I was “Twilighted” on Wednesday night. The instant the film started, fans roared. The opening shot features full-frontal (that is shirtless) Taylor Lautner and girls cooed. Clunky dialogue elicited belly rolls from everyone. And, by the way, nothing really happens for almost 2 hours.
“Breaking Dawn, Part 1” is a bad film, a self-aware one, for sure, but a bad one none-the-less. A legion of fanged-out fanatics will rally behind it for one tremendous weekend and it will have some limited legs leading to boffo overall box office performance, but little lasting impression will be left on viewers. In fact, in 20 years, the young viewers who went gaga over this series will likely be wracked with embarrassment when revisiting the films on Ultraviolet or whatever digital format rules the marketplace.
Story here is secondary to the glam shots of super-models sporting perfect hair and makeup even when in the throws of vicious combat. It starts with a wedding—the vampire, Edward, marries the human, Bella. After an odd, but story-book (with Grimm’s Fairy Tale flavor), ceremony, Bella and Edward take off to Rio where they eventually hole up on a remote island for some inter-species love-making. The central issue is whether Bella will remain a human or submit to becoming a blood-sucker.
Well, after a couple weeks on the island, Bella feels something stirring within her. She’s still human, but in her womb there’s something that might not be. The race is on, and strangely in the hundreds if not thousands of years of vampire mythology, a human/vampire off-spring is unique. Like most everything in the Twilight universe the story exists on the preposterous foundation that it is breaking new ground. I found the search for answers to Bella’s predicament to be less than credible. It is laughable when Edward searches the Internet for answers.
In order to get everything in under two hours, Bella’s pregnancy is speedy. Although many days, if not week’s pass, it seems like overnight she goes from a slender healthy 18 year-old to an 8 to 9 month pregnant woman who looks as though she’s a chronic methamphetamine user. And to be fair, the transformation is effective. In a movie littered with wooden and down-right poor performances, Kristen Stewart gives the best of the worst. As she becomes twisted both emotionally and physically, I found myself somewhat affected by her plight. If only the melodrama that surrounds her was more convincing, I may have engaged with Bella’s heartfelt fight to save the unborn child within her. In a way, the story reminded me of a lighter, more teen-friendly, version of Paul Solet’s horror film “Grace.”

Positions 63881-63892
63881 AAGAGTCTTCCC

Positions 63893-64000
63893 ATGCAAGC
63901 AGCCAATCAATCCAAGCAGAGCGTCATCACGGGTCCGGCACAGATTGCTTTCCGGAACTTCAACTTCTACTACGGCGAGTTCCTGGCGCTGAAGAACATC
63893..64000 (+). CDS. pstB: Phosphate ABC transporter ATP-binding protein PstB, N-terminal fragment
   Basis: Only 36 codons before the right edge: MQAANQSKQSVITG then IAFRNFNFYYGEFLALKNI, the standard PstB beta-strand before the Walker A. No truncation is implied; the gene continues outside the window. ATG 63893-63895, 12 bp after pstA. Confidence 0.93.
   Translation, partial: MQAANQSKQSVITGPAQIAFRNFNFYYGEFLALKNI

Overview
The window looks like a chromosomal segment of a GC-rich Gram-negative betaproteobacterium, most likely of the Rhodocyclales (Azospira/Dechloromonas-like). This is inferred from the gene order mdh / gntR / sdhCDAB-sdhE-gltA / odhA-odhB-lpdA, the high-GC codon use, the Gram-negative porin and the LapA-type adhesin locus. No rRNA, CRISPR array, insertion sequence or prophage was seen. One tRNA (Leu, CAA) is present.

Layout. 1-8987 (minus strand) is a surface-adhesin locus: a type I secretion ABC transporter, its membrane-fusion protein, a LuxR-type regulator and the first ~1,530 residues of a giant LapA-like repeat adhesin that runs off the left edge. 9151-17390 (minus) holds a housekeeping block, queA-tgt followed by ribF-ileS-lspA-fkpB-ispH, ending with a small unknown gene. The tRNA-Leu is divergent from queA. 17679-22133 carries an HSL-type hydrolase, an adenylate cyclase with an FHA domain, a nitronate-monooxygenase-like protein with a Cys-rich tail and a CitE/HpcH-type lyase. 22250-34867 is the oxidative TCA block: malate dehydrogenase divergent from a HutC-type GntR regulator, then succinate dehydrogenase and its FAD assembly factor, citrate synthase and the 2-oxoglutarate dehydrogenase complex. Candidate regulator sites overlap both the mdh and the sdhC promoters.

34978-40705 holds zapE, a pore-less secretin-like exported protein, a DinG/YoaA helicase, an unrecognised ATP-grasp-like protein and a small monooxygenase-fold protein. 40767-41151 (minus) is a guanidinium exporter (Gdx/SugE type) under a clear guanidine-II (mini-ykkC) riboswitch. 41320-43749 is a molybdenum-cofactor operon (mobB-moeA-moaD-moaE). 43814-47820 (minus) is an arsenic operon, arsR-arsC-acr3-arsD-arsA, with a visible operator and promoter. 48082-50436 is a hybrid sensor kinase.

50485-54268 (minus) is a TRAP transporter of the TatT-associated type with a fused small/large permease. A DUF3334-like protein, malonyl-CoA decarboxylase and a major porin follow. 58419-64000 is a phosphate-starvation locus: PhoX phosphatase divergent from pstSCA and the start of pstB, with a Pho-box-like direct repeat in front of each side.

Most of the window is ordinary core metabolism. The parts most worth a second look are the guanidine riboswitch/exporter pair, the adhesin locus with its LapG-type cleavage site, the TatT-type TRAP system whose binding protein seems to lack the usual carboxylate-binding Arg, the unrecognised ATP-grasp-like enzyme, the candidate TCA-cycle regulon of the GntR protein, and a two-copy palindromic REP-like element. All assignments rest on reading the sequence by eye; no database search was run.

But the biggest crime committed by “Breaking Dawn, Part 1” is that it is boring. Much of the action takes place in the Cullen’s rural modern mansion and Bella spends much of her time relegated to a couch while the other characters wring their hands and walk pensively around her. The conclusion is a bit anti-climatic and feels understandably incomplete given the fact that this film is the final book in the series divided into two parts.
The separation of the final book into two movies is a transparent attempt to understandably get the most return out of the franchise and the second installment can be seen next year. It is worth noting that “Twilight” has been a wonderful money-maker for distributor Summit mainly because they’ve been made on modest budgets. The last two films have budgets reportedly well over $100 million. And judging from this film, I’m not sure where the money went. The cinematography is mighty fine having been captured on film by Guillermo Navarro, who won the Oscar working with the other Guillermo on “Pan’s Labyrinth.” The direction is by another Oscar winner, Bill Condon, who is also handling “Part 2.” It is important that he is not credited with writing here.
Aside from bringing the film in on schedule, I’m not sure what a heavy-hitter like Condon added to the series. Certainly, his contribution isn’t nearly as noticeable as the different approaches taken by the various directors that helmed the “Harry Potter” series. Perhaps, Condon’s genius is in not disturbing the flow of the adaptation of the “Twilight” tomes on the big screen.
“Breaking Dawn, Part 1” is a yawner for anyone not firmly inserted into the “Twilight” universe.